Buying:   This fish can often be found in Asian fish markets serving Philippine, Chinese and Southeast Asian communities. This is a premium fish, but the price has declined with rising supply and is now around 2016 US $3.99 / pound as whole, uncleaned fish in Philippine fish markets in Los Angeles.

Scales:   This fish may be covered with minute bright silver scales, but they rub off so easily there may be only patches. Fish marketed here in Los Angeles generally have only a small patch protected by the pectoral fins, if that.

Cleaning:   This would be easier with the head off, but this fish is often used head-on. Make an incision from the vent (almost directly below the root of the pectoral fins) forward to under the chin. There is a stiff keel, so you may need to cut just a tiny bit off center. This will give enough access to get a couple fingers in to scrape out the innards, which extend very high and a little aft of the vent. Scrape the gills loose at the bottom through the body cavity and pull them out through the gill slits with long nose pliers.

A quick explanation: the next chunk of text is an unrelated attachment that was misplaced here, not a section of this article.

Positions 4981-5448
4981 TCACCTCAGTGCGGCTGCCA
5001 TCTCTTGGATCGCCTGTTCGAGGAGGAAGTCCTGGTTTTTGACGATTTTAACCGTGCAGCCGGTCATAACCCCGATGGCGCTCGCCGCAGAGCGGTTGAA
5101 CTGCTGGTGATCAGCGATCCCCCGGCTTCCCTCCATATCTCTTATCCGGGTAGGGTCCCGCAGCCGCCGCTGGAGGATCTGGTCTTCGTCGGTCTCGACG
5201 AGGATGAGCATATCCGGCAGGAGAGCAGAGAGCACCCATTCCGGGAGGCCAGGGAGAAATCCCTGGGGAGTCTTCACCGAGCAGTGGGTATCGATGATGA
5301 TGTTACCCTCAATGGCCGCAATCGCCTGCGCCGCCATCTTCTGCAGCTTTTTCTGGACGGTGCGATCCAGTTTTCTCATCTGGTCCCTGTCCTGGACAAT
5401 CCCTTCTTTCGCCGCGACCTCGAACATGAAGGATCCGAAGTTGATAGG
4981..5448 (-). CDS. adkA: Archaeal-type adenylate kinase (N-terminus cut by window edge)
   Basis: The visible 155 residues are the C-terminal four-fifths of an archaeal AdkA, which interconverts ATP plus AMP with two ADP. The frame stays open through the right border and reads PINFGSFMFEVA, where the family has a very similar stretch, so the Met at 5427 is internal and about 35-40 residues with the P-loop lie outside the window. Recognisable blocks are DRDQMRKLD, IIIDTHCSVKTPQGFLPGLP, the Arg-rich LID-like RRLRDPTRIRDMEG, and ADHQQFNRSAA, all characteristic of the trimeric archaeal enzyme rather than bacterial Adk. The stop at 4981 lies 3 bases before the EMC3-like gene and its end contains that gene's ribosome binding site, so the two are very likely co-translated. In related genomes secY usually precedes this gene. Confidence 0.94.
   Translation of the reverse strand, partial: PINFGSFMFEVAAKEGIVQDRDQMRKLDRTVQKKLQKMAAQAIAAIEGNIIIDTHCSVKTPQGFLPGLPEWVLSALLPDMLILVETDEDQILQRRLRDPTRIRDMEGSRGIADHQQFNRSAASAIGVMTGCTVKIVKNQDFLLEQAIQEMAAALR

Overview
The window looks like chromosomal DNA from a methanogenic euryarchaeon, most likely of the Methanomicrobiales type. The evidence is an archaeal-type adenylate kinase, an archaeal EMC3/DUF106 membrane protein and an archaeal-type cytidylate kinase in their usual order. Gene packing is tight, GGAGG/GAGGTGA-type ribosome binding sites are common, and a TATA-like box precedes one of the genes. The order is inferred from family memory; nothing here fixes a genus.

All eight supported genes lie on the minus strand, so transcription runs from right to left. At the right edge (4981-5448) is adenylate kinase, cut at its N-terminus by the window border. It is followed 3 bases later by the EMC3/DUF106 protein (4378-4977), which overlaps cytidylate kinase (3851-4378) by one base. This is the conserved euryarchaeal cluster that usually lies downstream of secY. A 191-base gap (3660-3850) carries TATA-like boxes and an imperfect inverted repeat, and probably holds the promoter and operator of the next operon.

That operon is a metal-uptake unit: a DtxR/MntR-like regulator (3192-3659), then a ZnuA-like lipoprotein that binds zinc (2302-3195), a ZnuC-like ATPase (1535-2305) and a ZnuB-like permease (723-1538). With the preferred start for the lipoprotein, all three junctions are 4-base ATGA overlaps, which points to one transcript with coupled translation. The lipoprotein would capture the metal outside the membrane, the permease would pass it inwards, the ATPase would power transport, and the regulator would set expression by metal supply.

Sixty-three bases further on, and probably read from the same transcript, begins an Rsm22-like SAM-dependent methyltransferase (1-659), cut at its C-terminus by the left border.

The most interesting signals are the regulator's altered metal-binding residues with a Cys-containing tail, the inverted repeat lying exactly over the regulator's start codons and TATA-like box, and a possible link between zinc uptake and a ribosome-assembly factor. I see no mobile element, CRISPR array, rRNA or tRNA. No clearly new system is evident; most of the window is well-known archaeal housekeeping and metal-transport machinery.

Fillet:   While this fish is most often used whole, it is not difficult to fillet, if that’s what you want, and yield is good. Remove the head and outline the fillet by cutting through the skin top, bottom and over the tail. Cut from top front to back, then over the tail and work forward. When you get to the rib cage, just pull the fillet off the ribs. Examine it carefully for remaining ribs and fin rays. There may be one or two centerline pin bones.

Yield:   A 10 inch 9-1/2 ounce fish yielded 6 ounces skin-on (63%) and 5-1/4 ounces (55%). Yield is quite good due to the very small head.

Skin:   Fillets are difficult to skin because the skin has very good adherence, and it is difficult to feel the divide between skin and flesh. Fortunately it would need to be removed only for poaching, which is not a usual use for this fish. The skin has a stronger taste than the flesh, but not annoyingly so. Skin shrink is definite, but fillets, lightly dusted with rice flour, can be pan fried skin-on. When the fillet is turned skin-side down, press it down with your turner. The skin will soon soften and the fillet will remain flat (though thicker than it started out). After cooking, particularly frying, the skin can easily be peeled off if desired, but there’s really no reason to do so.

Stock:   The heads, bones and fins, simmered slowly for 40 minutes, make a very usable mild stock, almost clear and with just a hint of color.

Recipe of Fried Pomfret (parsi style) from Seafoods Cookbook

Fried Fish
SIDE DISH: Fried Fish

[POMPANO family Carangidae (Jacks & Pompanos)]